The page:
Looking back at the biggest feature stories of the past year
2013 was a big year for technology, specifically for the enthusiast PC market. We saw a bunch of new high-end graphics cards come out in addition to a new major CPU line from Intel and even a new, updated OS from Microsoft.
The red team says that with Mantle, its new flagship GPU will “ridicule” the GeForce Titan
With AMD unveiling its new series of GPUs, many gamers want to know how well it performs, namely against Nvidia’s flagship GeForce GTX Titan graphics card.
We had a chance to sit down with AMD Product Manager Devon Nekechuck to see how AMD’s new top dog R9 290X stacks up against the green team’s best single-GPU offering. According to Nekechuck, even though the R9 290X uses a 438 square mm die, which is significantly smaller than the Titan’s GK110 offering, which measures in at 550 square mm, it “will definitely compete with the 780 and Titan.” When we asked what this means in real-world terms, he stated, “with Battlefield 4 running with Mantel (AMD’s new graphics API), the card will be able to ‘ridicule’ the Titan in terms of performance.”
Nvidia's newest GPU was built to provide maximum horsepower to small gaming PCs, so we built a Mini-ITX system to see if the card would fit, and if it could keep cool and quiet under pressure
The Mission Nvidia's GeForce GTX Titan video card has a serious cool factor. It's the fastest single-GPU card on the market, for one thing. And it beats the competition without sounding like a fighter jet or getting hot enough to trigger a meltdown. Finally, at 10.5 inches, it's shorter than the reigning single-card champ, the GTX 690, by half an inch, making the Titan suitable for deployment in small form factor (SFF) builds. In fact, when Nvidia launched this card, it specifically pointed out that it was designed for use in SSF rigs, so we just had to see how things would play out in a Mini-ITX environment. And why stop with the card? We figured we might as well throw in a nice CPU, motherboard, a fast SSD, and some extra cooling so we could dabble in overclocking. Even though we started off with the innocent goal of gauging the experience of building a Titan-based SFF rig, in the end we decided to see just how far we could push this tiny system, and came away surprised by how much performance can be had in a rig with such a small footprint.
Note: This feature was originally featured in the June 2013 issue of the magazine.
We're closing in on Cinco de Mayo, which celebrates Mexico's Battle of Puebla fought on May 5, 1862, a victory against overwhelming odds and an important step towards Mexican independence from European rulers. These days, it's a popular holiday for getting drunk, dancing and making loud noises, but maybe that's just me. I think I'm gonna play it low-key this year instead, and take the opportunity to update our Best of the Best hardware with a couple new entries: the EVGA GeForce GTX Titan and AMD's Radeon HD 7850.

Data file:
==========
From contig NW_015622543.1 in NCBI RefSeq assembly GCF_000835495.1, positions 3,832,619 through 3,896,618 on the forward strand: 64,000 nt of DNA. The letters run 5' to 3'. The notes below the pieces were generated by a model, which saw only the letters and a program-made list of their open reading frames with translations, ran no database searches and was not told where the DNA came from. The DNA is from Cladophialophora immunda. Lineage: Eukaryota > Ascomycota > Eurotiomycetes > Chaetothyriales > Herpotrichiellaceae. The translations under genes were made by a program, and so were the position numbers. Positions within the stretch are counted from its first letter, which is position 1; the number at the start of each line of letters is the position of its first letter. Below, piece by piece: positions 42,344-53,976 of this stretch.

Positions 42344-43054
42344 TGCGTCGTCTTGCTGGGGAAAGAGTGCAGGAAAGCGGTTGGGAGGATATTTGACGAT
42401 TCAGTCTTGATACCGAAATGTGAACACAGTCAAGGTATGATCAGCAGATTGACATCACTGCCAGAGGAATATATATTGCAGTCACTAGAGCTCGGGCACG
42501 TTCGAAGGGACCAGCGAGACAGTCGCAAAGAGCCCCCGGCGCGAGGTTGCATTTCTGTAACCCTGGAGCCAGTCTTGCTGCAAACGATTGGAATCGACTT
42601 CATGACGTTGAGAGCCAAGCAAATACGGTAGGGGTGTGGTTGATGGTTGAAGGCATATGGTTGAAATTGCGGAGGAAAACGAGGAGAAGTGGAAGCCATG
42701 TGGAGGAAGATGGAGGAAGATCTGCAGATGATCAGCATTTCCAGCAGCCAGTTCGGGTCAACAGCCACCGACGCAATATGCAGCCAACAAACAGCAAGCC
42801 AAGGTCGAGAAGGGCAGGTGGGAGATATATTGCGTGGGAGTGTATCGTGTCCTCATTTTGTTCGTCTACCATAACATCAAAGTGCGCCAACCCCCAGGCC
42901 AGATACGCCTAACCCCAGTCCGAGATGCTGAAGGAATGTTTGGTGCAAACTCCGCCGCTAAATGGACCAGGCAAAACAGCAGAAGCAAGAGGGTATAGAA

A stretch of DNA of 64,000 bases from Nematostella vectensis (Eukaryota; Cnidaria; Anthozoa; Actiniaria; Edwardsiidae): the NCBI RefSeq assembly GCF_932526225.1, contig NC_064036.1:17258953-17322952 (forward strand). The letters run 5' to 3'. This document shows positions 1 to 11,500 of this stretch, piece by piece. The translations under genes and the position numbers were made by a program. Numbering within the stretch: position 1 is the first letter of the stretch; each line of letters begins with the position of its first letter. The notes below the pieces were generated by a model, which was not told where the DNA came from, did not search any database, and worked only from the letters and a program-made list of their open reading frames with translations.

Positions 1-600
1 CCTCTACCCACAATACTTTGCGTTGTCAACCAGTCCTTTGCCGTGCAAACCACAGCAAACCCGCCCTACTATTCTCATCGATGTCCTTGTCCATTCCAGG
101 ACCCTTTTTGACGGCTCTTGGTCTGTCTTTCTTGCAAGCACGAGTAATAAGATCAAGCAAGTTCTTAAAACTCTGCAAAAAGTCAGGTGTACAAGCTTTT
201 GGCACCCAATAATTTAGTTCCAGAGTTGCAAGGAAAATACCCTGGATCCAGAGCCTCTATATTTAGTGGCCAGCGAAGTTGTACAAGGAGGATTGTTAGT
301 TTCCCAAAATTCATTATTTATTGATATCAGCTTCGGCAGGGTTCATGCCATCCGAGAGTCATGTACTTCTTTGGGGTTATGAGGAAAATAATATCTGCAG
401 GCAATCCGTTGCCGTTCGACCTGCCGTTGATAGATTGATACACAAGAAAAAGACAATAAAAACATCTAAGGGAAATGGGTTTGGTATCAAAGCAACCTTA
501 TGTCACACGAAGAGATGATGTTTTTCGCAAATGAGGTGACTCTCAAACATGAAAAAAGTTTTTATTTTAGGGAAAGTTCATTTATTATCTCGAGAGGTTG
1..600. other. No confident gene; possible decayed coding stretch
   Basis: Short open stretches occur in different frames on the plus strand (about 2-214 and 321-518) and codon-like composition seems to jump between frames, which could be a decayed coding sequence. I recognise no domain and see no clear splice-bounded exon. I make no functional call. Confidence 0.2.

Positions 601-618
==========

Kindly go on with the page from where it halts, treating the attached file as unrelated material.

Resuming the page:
A massive GPU that’ll be hard to find, and even harder to beat
Today Nvidia is pulling the wraps off the GK110-based GeForce GTX Titan, a single-GPU card that is expected to easily capture the title of Baddest Ass GPU in the world when benchmarks are released this Thursday, February 21st. The Titan is Nvidia’s “Big Kepler” GPU, and has double the transistors and almost double the CUDA cores of the mid-range GK104 chip found in its flagship GeForce GTX 680 GPU. Though it runs at a lower clock speed in stock trim, it should still offer a sizable performance improvement over the already capable GTX 680.
The U.S. Department of Energy's (DOE) Oak Ridge National Laboratory today announced the completion of Titan, a supercomputer capable of processing more than 20,000 trillion calculations per second. That's equivalent to 20 petaflops, which is 10 times more powerful than Jaguar, ORNL's previous flagship supercomputer. All that power will be put to use to research energy, climate change, efficient engines, materials, and to play Crysis. Wait, what?
As is its way, Blizzard has scarcely uttered a peep about its next MMO opus, codenamed “Titan.” The notoriously secretive developer may, however, have provided us with a rather large hint via a job listing on the prowl for someone who can “Work with major consumer brands to facilitate product placement and licensing within the world of Blizzard Entertainment's next-gen MMO that enhances the gameplay experience." You don't often see Orcs, for instance, drop their battle axes to pick up their T-Mobile Sidekicks and respond to a text. So then, odds are that the ads will make sense one way or another, which pretty much narrows the setting down to present or near-future. Well, unless World of Warcraft 2: Electric Boogaloo Fueled by Dew is on the way. But that's a world we'd prefer not to live in. Or think about. Ever again.
After raking in more money than many small nations from a single game – not to mention getting to meet Mr. T – most people would become complacent. Not Blizzard, though. The PC behemoth's officially going full-steam ahead with its next massively multiplayer megaton, and it's certainly not being shy about its pie-in-the-sky plan: to “eclipse” World of Warcraft.